For instance, one study found that tanks full of brightly-colored fish in the dining room of the memory care unit at a convalescent center increased Alzheimer’s patients’ nutritional intake. That’s why the staff of The Salvation Army’s Bell Shelter in Southern California is trying to raise money to save their 300 gallon saltwater fish tank.
The Bell Shelter is home to about 300 to 350 residents at a time. It’s the largest homeless shelter West of the Mississippi and is located in a converted 40,000 square-foot hangar formerly used as a U.S. Army Air Base. It costs about $200 to $250 per month to feed the fish and clean and maintain the Bell Shelter’s tank. And that’s only if everything’s functioning properly. When a pump or a light needs to be replaced, the cost goes up.
But Paul Wager says the expense is worth it. He should know; he’s the Bell Shelter’s on-staff psychotherapist who helps the residents get their mental health needs met. Of the homeless population, Paul says between 30 – 50% have legitimate mental health issues.
The tank is in the main hall of the shelter in a high traffic area. There are benches along the opposite wall so folks can sit and gaze at the fish to their heart’s content. There are about two dozen fish in all, including clownfish, damselfish, dottybacks, basslets, and anthias.
Paul says the tank has a calming effect on the residents. Watching the tank allows them to relax and take a mental vacation from the challenges in their lives. The fish are such a part of their daily routine that many name their favorites and stand in front the tank to wait for them to swim by every day.
On Friday, September 16 Bell Shelter held a barbecue fundraiser to “Save Nemo and His Friends.” Staff and volunteers bought tickets for lunch and an opportunity drawing that will hopefully bring in much-needed funds so they can keep the tank. They want to give the fish a permanent home while they help the residents ease the transition into a stable, long-term home of their own too.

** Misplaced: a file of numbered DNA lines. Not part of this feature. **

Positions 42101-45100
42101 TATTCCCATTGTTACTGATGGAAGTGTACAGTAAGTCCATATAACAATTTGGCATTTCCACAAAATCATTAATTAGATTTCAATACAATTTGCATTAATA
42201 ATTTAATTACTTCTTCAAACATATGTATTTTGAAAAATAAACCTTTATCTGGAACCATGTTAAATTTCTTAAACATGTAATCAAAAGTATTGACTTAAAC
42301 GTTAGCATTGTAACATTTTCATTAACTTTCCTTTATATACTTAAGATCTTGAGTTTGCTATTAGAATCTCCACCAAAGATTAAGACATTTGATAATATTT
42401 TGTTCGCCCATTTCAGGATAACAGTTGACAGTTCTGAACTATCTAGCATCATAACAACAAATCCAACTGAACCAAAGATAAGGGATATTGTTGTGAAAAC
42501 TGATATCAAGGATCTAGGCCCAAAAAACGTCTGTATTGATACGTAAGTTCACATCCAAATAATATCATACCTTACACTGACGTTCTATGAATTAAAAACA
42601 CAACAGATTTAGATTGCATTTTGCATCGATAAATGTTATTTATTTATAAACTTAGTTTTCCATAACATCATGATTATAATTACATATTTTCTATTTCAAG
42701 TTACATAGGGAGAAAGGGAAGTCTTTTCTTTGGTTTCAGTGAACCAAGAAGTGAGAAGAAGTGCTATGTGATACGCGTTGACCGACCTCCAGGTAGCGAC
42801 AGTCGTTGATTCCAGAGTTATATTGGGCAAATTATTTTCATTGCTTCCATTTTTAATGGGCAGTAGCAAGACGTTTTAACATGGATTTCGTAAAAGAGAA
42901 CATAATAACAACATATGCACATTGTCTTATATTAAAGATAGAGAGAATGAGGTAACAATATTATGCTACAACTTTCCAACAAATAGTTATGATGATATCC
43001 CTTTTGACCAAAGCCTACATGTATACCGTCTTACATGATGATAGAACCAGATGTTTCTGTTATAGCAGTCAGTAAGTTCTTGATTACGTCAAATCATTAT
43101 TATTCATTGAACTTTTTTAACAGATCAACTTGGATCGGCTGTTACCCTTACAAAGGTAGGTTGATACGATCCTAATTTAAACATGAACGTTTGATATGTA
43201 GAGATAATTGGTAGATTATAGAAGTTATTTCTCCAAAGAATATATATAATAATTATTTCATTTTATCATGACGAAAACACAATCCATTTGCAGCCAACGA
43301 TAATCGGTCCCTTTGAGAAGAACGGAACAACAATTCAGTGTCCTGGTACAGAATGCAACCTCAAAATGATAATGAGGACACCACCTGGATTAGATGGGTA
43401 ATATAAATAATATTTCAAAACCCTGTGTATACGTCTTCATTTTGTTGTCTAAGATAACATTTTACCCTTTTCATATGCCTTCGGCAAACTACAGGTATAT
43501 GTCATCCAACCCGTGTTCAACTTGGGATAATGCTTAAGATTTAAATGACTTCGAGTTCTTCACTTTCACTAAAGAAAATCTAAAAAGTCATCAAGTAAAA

Click here for a link to fascinating a research paper on the health benefits of companion animals – including fish!
Click here to learn more about the Bell Shelter.
Check out Kathy’s Blog at www.SalvationArmyExpectChange.org!
Monday, September 19, 2011
We blogged last week about the increased number of Americans living in poverty which has reached a record 46.2 million people – or one in six Americans. According to the same reporting agency, the top five poorest states are Mississippi, Arkansas, Tennessee, West Virginia, and Louisiana. Failed government policies from years past and a continued decline in GDP have taken a drastic toll on the jobs market and the American way of life. The poverty rate is the “highest of any major industrialized nation”.
This past week, reporters from The Associated Press scavenged the poorest areas of the country in search for a few of the stories behind this record-breaking number. The accounts include very real depictions of the prevalent poverty struggle in America. Most frustratingly, those without jobs often live in the communities with the fewest resources for finding another. Adding to this vicious cycle are the struggles of feeding a growing family or caring for ill loved ones who are unable to contribute. Families find themselves destitute once government assistance ends or help from the community isn’t an option anymore.
Read the stories here.
Among the accounts is that of Monique Brown, a single mom with four children who, up until two weeks ago, was homeless. When the recession hit in 2008, Monique lost both of her jobs in Florida and decided to move her family to Alabama in order to live near her brother. The Salvation Army of Birmingham provided shelter to Monique and her family for several weeks, eventually helping her find a public housing unit. They paid for her furniture, appliances and rent deposits. She now has a home where she can adequately care for her two-year-old son and continue her search for work. With help from The Salvation Army and other donations, her children have beds again.